June 14, 2008
The whole country is trying to make sense of it. He was so vital, so authentic, so much a part of us that it is like a really bad dream every time we try to come to grips with the untimely death of this most American of characters, Tim Russert.
Russert has been a fixture of the television talk show scene for years, yet he seemed so young, with his transcendant enthusiasm for his work. You could tell he was having fun, every day, that he had a good life; that he was doing what he should be doing. Even with his fame, he seemed like someone you would know in your own life. He could ask the tough questions without ever seeming churlish; he could warm and disarm the person he was confronting; he made an admirable surrogate for all of us when he took on the pompous, the self-important, the phony. There was a brilliant mind there, no doubt, but there was also the genial good nature that we come to think of as uniquely American -- that ready laugh, that unforced, natural and contagious joy in his pursuit of the truth of politics. He was like one of the family, every family.
I've heard a lot of people talking about him in the last hours. Everyone mentions how great his love for his own family was, and everyone with little children mentions how much their own children loved him. I cannot doubt this. He was the kind of grownup that little kids love, because of his own innocence and that sunny optimism that made him seem like a child too.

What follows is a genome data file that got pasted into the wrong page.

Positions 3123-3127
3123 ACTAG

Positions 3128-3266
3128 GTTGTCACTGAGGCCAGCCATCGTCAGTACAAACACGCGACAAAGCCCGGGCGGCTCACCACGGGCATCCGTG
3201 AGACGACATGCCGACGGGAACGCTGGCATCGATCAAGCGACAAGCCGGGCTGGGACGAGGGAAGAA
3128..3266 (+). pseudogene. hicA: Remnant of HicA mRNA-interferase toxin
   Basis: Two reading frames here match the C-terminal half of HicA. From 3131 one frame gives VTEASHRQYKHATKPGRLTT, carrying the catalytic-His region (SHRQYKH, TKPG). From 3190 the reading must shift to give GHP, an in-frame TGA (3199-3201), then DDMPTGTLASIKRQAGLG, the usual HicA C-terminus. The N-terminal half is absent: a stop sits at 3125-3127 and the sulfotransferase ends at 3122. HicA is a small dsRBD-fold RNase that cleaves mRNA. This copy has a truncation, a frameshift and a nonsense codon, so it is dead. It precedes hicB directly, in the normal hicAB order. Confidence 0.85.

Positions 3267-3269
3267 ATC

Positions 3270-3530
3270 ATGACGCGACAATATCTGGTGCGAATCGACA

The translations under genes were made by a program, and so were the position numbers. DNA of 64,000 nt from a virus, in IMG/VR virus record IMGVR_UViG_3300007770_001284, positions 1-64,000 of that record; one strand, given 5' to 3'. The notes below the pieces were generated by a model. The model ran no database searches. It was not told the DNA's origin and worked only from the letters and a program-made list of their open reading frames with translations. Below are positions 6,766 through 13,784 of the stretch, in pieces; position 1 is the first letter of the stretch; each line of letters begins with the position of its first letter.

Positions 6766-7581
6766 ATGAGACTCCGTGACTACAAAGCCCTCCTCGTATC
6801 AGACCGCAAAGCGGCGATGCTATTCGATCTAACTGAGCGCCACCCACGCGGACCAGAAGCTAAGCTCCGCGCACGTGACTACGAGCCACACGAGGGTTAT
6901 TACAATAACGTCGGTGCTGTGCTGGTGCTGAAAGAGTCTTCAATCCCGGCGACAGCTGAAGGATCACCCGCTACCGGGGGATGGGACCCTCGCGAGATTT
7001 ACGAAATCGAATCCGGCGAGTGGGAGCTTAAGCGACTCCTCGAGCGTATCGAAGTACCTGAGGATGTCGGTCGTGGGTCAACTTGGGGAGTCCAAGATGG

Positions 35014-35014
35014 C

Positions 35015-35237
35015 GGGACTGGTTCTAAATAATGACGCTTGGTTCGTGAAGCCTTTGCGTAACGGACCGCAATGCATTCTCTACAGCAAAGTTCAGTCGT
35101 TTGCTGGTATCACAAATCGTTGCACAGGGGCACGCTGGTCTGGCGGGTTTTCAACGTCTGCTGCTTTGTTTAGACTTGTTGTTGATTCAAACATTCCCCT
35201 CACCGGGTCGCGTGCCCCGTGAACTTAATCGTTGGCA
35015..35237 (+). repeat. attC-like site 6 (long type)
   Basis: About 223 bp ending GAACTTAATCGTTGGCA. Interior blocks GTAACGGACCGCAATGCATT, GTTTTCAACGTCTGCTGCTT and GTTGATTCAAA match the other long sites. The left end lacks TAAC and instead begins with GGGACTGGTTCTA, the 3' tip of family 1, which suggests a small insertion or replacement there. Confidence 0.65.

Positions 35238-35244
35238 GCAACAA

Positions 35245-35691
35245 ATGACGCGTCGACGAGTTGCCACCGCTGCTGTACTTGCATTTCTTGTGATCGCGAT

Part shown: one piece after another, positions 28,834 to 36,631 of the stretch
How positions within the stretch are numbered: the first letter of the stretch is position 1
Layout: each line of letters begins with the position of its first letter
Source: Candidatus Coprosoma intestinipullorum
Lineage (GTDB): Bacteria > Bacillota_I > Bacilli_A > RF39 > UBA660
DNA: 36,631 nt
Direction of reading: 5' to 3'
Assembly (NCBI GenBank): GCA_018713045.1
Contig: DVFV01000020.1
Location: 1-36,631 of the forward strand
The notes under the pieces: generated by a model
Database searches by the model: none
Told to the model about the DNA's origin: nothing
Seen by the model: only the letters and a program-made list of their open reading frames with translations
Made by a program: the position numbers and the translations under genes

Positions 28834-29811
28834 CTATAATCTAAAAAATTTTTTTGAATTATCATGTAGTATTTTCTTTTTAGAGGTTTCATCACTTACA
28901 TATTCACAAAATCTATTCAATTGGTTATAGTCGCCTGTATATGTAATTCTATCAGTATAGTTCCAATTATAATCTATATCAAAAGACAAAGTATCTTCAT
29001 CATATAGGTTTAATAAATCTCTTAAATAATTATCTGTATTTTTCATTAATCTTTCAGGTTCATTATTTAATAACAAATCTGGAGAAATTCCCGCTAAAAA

He was from a working-class, urban, Catholic family, and he was well aware of this and grateful for it every minute of his life. It's not my tribe, but there are times when I and the rest who stand outside and observe cannot help but envy. He seemed to be one of the happiest of people. He seemed to be the best our country had to offer. His legacy is being discussed, and someone used the word "crater" to describe the void in the television news world will have to fill now that he is gone.
But his legacy exceeds that of the world of television political news in which he toiled. It includes something in the heart of every American -- pride of country, hope for its future, and the responsibility to be the best at what one does in order to make things better for others. It is that happy, hopeful, outgoing, generous, honest spirit that makes us proud to be in the country that produced him.